Says Gareth Knight, the founder of Tech4Africa: “In 2013 we realised that the local market is very different to the international one, and whilst everyone wants to imitate the Valley hotshots, the reality is that the combination of market size, buying power, skills and access to capital all mean a different playing field for everyone on the ground, and so we narrowed focus on the local stories which make up the local ecosystem.”

Amongst the 55 speaker seesions, Fraser Black and Nicholas Wallander will be talking about the deal behind their investment deal for their ecommerce site “SA Florist” on Dragons Den. Nic Haralambous will be talking about what it’s like to sell a mobile startup and then build a profitable ecommerce business selling socks online and in stores. Steve Evans will be talking about the “Underdog mentaility” and what it takes to bring down established Giants.

Says Knight: “In Cape Town the stories these guys told really resonated with everyone. It’s real, it’s current, and it’s relavant. You’re getting it straight from the proverbial horses mouth, so the learning is fantastic.”

At the end of each of the two days, and as is becoming the norm for Tech4Africa, there is a big focus on networking, having fun and building relationships, so they are going to be putting on a live DJ set, and plenty of free drinks for everyone. Delegates can also expect the coffee to be free!

Says Knight: “This year we’re really excited about the speaker quality we’ve seen start the speaking process. It’s taken a big bet on the ecosystem, and after 3 years it feels like everyone is finally realising that we’re only about good content, not Death by Powerpoint and certainly not snorefests. So this year in Joburg we’re proud to profile a bumper crop of speakers who have amazing experiences to share, and important lessons to impart. We’re ecstatic our speaker submission and voting process is working, and that the local stories are starting to percolate. It’s fantastic content, so we’ll see you there!”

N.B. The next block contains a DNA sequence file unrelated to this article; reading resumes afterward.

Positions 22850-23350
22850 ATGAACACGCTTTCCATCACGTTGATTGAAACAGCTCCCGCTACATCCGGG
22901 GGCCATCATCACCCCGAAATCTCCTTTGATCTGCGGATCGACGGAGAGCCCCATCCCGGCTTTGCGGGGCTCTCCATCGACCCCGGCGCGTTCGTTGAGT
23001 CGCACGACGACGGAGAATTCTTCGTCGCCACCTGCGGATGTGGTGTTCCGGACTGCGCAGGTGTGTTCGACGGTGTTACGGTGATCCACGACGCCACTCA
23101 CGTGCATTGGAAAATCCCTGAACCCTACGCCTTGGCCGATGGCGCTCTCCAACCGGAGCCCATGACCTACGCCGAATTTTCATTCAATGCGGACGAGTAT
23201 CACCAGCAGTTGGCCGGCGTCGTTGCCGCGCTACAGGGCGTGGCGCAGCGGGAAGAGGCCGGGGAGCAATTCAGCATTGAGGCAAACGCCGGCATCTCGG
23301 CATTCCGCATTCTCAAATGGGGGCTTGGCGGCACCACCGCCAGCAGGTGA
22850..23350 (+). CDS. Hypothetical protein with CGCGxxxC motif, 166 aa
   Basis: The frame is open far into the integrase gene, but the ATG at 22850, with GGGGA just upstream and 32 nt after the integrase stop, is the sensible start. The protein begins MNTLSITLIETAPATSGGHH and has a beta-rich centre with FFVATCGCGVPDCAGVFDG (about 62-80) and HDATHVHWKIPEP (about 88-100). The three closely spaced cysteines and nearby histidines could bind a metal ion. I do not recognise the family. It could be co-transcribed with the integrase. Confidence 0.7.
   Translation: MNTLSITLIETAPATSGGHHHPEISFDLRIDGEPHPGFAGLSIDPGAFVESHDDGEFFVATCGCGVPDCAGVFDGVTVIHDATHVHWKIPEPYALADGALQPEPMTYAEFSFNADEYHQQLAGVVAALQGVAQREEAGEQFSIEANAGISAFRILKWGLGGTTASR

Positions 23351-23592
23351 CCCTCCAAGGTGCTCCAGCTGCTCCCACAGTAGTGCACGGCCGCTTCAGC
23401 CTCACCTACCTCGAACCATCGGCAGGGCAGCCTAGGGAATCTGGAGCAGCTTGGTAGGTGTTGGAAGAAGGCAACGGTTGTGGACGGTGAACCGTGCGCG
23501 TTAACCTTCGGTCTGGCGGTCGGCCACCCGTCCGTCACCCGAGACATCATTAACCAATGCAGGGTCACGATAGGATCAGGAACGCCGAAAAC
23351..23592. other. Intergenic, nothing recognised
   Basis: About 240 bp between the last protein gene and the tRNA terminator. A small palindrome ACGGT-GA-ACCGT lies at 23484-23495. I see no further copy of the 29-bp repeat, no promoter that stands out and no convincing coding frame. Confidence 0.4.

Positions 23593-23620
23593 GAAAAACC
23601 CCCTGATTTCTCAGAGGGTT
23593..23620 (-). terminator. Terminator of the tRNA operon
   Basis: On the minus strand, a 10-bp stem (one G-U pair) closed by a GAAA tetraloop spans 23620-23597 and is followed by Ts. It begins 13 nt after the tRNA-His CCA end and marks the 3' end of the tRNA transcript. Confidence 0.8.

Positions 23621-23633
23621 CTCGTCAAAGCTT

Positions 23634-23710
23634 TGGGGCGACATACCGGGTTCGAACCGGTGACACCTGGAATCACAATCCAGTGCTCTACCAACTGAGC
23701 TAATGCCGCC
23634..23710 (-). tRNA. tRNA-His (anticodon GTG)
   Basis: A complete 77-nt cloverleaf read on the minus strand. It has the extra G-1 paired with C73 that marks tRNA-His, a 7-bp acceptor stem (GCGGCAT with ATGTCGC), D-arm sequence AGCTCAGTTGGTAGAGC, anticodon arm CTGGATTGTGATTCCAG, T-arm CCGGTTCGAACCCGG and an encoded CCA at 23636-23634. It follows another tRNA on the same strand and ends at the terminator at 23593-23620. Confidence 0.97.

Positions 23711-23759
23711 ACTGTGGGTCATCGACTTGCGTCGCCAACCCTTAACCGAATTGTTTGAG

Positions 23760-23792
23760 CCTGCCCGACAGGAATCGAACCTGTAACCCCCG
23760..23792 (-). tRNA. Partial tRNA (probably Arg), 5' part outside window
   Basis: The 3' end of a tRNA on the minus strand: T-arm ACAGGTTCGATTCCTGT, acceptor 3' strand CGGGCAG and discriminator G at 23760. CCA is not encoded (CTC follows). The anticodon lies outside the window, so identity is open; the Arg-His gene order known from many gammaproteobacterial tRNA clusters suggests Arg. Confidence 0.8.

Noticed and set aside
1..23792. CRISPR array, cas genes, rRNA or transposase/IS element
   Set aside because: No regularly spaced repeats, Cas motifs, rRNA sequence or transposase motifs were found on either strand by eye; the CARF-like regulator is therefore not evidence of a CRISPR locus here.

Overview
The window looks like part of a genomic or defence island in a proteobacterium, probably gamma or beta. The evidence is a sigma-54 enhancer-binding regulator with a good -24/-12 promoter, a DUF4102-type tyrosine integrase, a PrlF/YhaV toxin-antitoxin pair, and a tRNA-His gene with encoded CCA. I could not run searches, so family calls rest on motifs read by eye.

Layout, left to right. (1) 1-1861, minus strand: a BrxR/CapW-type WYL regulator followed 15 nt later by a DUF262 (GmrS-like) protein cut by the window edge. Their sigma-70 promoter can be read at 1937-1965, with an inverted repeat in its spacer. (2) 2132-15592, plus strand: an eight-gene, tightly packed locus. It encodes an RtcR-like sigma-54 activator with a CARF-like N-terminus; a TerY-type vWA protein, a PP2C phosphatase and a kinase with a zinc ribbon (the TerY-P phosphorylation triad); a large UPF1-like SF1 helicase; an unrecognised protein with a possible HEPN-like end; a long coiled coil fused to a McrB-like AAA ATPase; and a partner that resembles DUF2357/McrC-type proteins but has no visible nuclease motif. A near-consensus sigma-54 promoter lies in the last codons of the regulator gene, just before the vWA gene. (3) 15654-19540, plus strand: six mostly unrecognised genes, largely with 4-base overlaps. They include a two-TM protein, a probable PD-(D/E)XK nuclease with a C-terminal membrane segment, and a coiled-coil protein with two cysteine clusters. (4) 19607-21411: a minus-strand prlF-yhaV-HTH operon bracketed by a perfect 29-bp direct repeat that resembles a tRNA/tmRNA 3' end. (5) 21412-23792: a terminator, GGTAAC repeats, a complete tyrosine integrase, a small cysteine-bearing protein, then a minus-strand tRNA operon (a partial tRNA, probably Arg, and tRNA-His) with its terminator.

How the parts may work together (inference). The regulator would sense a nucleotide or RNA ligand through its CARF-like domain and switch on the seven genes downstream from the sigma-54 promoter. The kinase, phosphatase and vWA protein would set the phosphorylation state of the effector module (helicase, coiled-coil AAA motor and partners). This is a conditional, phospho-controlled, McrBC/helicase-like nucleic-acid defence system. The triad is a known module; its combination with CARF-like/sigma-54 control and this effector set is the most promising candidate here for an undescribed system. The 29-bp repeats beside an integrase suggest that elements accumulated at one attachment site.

The website can be found at: http://bit.ly/T4AJoburg2015 and anyone can register at http://register.tech4africa.com. Tickets are R500 for the main event on the 7th & 8th October, and R350 for the Startup Day on the 9th October. The Hackathon is FREE, and dates are 5th & 6th October.

Tech4Africa challenges established development teams

This year Tech4Africa is running a Hackathon on the two days prior to the main event. The Hackathon is aimed at imparting workplace skills around collaboration, and instilling the notion that a simple utility value product can be shipped in two days when a team pulls together.

And he’s the rub: Tech4Africa is challenging all tech teams from established companies to send at least one person to the Hackathon, to share their skills, even if for a few hours.

The founder of Tech4Africa, Gareth Knight, says: “Our contention is that the Europeans and Americans are going to figure out pretty quickly that the African market is going to be big enough to target once the $50 smartphone reaches ubiquity, and indeed some of them already have, but they’re not local and they don’t understand the local market, so there is a gap. That said, we also think there is a lack of skill around technical execution in the African market. So whilst the Hackathon doesn’t solve it, it will give the participants the confidence to build and release something, so we start the cycle sooner.”

So whilst the Hackathon isn’t aimed at experienced developers, there is definitely a need for skills to be shared in much the same way this is done all over the world. You just have to think of the PayPal & Skype mafia to understand how important it is for anyone to gain industry knowledge from people who have already done it.

Unlike most Hackathons the format will be different and the attendees will all work on the same project, but within their different skill sets and abilities, so there are plenty of opportunities for experienced developers to pass on their skills for the next generation of hackers.

To support this, Microsoft are sponsoring Azure cloud instances which will give the developers the ability to push their code live, as well as FREE online training. Tech4Africa will be running Google Hangouts beforehand to help the developers get up to speed.

Says Knight: “It’s pretty simple: as an organisation we’re not about ivory towers and fishbowls, we’re about merit, earning success, and acknowleding the realities of the market we live in, so we’re going to welcome anyone who has something to learn, and everyone who wants to share how they’ve learnt. I built my career on that principle, and so we’re hoping that the established tech teams can see the value in it too.”

Anyone interested in participating need only register for FREE on the Tech4Africa site.

The Hackathon website can be found at http://bit.ly/Tech4AfricaRHoK, the main website at: Tech4Africa.com and anyone can register at http://register.tech4africa.com. Tickets are FREE.